Smyrna’s long term comprehensive plan
While the City of Smyrna is rapidly growing and has become of the hottest real estate markets in Georgia, city planners are busy looking far ahead toward what Smyrna will look like more than two decades from now.
Staff members are in the process of creating the Guide Smyrna 2040 plan, a comprehensive plan the state of Georgia requires cities to compile once a decade. The study involves citizen input and long-range planning in the areas of transportation, housing, economic development and land use.
Much of the work has already been completed, such as a survey which found that most people say Smyrna’s close proximity to Atlanta is its greatest asset. Other assets included the small-town feel and sense of community. Perhaps not surprisingly, traffic was identified as the city’s greatest challenge, followed by quality of schools, a lack of transportation choices and access to transit.
Open house at Brawner Hall
Thursday evening an open house was held at Brawner Hall for citizens to provide further input into the plan. Displayed throughout a room in the building were display boards with bits of information already collected during the study. Anyone attending was given information, asked to put a sticker on a map to show where they lived and invited to write down feedback.
Why is this plan being developed?
“The state requires us to have a 10-year plan, and along with that we have to create a five-year work program,” said Rusty Martin, project manager for the 2040 plan. “Every 10 years we do a complete update of the plan, at which point we address any deficiencies, although we can update the plan at any point if there are issues.”
Traffic and public transit
The survey found that MARTA expansion into Smyrna and Cobb County was the most popular potential transportation improvement, followed by coordinated traffic signal timing. Bob Summerville, a planner in the community development department, said the city will definitely need to coordinate with county and regional authorities to address its transit issues.
“The biggest transportation mode right now is a single person in one car,” said Summerville, a recent transplant from Chico, California. “You can imagine what that translates into gridlock. So what’s the city doing about that? They’re looking at different modes of transportation, such as transit.”
The new study serves as an update to the 2030 comprehensive plan, which was compiled in 2007. Along with the long-range plans, the city will compile a list of five-year goals which will be studied again in 2022.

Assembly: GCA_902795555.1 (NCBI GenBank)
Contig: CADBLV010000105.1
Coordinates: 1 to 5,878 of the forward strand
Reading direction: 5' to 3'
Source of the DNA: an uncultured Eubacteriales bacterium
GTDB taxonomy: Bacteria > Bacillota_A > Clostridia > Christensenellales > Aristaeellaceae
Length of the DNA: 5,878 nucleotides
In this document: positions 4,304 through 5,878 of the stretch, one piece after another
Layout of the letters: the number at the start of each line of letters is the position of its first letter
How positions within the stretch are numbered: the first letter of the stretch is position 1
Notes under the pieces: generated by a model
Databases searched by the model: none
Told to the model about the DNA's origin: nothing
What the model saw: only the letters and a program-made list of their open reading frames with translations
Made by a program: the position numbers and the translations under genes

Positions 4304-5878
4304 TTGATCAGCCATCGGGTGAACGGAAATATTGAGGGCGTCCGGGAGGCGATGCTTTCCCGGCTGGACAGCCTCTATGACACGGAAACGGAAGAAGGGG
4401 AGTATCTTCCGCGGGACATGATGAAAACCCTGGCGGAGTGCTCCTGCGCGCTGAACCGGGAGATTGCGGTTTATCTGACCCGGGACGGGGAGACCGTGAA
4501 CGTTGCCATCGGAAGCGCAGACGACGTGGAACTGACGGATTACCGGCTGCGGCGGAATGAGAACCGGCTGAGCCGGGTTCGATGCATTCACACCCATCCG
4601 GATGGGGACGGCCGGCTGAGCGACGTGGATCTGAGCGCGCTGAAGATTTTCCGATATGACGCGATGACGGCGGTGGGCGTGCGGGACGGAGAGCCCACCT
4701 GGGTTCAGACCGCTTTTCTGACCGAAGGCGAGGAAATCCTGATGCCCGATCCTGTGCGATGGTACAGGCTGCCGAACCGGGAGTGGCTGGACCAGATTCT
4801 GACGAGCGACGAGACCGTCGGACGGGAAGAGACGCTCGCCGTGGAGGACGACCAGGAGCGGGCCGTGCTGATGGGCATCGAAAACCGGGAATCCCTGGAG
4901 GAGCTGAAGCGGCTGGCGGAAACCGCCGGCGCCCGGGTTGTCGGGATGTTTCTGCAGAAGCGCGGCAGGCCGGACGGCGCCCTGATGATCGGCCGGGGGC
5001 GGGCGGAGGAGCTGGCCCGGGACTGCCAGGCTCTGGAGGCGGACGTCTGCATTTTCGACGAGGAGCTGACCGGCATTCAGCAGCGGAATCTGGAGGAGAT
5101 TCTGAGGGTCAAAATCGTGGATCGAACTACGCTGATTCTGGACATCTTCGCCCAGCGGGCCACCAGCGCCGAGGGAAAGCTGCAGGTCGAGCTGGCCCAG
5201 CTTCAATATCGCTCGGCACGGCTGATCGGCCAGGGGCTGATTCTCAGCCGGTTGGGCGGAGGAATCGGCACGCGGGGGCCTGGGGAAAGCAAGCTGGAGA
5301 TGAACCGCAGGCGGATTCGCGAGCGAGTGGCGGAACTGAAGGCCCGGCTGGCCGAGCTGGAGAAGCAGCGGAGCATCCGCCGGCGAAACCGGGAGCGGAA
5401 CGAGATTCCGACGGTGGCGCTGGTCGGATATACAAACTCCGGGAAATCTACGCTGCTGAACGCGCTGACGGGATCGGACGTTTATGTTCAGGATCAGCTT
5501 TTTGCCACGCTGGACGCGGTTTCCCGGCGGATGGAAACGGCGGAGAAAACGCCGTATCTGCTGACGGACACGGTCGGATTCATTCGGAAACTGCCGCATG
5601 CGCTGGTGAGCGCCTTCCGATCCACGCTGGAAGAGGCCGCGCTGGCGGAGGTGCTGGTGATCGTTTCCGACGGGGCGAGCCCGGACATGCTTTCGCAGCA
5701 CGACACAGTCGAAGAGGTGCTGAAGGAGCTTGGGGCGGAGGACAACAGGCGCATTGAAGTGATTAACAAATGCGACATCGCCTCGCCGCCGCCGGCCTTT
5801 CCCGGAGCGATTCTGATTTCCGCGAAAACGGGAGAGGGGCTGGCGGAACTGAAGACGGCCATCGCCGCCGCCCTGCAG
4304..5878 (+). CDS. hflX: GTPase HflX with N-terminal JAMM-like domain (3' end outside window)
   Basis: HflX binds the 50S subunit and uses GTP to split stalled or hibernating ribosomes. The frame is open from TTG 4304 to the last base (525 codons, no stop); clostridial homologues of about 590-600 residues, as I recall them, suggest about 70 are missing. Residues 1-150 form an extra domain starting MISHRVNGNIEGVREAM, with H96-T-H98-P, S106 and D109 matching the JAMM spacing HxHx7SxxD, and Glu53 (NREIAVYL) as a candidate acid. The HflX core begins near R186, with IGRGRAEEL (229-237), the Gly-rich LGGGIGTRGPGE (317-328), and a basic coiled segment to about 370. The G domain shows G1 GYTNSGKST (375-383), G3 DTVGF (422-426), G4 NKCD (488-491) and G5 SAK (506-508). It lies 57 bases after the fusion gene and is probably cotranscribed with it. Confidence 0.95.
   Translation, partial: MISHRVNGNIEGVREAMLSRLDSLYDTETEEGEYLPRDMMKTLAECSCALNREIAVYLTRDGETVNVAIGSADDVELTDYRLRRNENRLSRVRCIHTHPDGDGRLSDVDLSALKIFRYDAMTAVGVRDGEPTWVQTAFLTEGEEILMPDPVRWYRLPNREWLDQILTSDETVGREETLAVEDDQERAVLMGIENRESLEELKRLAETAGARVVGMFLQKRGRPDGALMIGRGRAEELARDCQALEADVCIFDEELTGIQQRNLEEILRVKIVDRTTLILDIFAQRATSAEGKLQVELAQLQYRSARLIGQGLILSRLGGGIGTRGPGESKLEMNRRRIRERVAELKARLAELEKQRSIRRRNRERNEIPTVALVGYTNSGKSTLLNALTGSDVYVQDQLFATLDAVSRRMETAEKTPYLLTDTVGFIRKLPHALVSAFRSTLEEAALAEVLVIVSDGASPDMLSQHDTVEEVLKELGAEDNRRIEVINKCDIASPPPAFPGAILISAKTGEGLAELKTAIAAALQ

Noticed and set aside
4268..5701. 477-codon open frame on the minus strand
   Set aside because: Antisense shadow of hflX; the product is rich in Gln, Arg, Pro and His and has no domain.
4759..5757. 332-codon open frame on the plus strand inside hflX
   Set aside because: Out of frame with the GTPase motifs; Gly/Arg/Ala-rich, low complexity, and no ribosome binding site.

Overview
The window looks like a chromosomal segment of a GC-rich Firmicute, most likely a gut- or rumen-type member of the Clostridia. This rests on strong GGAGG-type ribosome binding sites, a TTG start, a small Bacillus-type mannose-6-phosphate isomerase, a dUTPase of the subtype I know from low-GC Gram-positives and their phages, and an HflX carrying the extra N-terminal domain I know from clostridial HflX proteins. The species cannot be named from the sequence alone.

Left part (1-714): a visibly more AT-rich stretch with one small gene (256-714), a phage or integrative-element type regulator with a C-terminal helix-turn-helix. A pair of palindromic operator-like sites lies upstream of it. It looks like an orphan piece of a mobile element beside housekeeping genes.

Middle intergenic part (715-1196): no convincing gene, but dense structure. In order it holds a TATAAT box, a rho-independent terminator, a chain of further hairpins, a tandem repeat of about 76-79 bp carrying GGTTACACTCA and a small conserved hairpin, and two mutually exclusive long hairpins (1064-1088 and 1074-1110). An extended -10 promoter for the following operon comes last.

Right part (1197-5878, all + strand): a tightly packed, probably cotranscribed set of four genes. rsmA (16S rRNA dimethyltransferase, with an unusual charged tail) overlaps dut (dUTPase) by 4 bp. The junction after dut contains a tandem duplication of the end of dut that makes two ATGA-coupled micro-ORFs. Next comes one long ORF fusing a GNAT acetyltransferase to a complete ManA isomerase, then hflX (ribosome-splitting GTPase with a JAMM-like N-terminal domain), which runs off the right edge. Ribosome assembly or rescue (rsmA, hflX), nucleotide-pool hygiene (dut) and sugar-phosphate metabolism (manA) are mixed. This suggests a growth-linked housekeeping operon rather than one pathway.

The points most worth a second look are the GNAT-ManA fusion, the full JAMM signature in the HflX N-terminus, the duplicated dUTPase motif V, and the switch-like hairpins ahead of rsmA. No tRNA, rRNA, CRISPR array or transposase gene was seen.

A full 99 percent of respondents said they regularly use a car to travel. A distant second in transportation options was walking (33 percent) and riding a bike (11.8 percent). Public transportation was a regular option for just 1.2 percent of respondents. [Note: Each respondent could designate more than one travel mode, so 99 percent of the total respondents use a car, but 33 percent walk to destinations also]
Martin said one issue is that about 26,000 people leave the city each day for work, but another 18,000 or so drive into Smyrna. In a perfect world, those people would live closer to where they work, although leaving the city does not always mean traveling to Atlanta or points south.
“You have people who are going to Home Depot headquarters or the Cumberland CID area,” said Martin. “It’s not in the city but it’s not a long commute.”
Jobs and economic development
Another long-range challenge for city planners will be encouraging economic development and job growth within the city limits. As it stands, more than 94 percent of residents leave the city for their job.
Smyrna is likely to remain mostly low-density and suburban even into 2040, according to city planners. There is very little undeveloped land inside the city limits so any construction will be in the form of redevelopment. Currently, the highest residential density allowed is 15 units per acre.
What is the next step for the 2040 comprehensive plan?
The plan will be updated based on input received at the meeting. It will go before the Smyrna Planning and Zoning Board July 10, then to the full city council July 17. Following review by the state and the Atlanta Regional Commission, a final plan will go back before the mayor and council Oct. 2.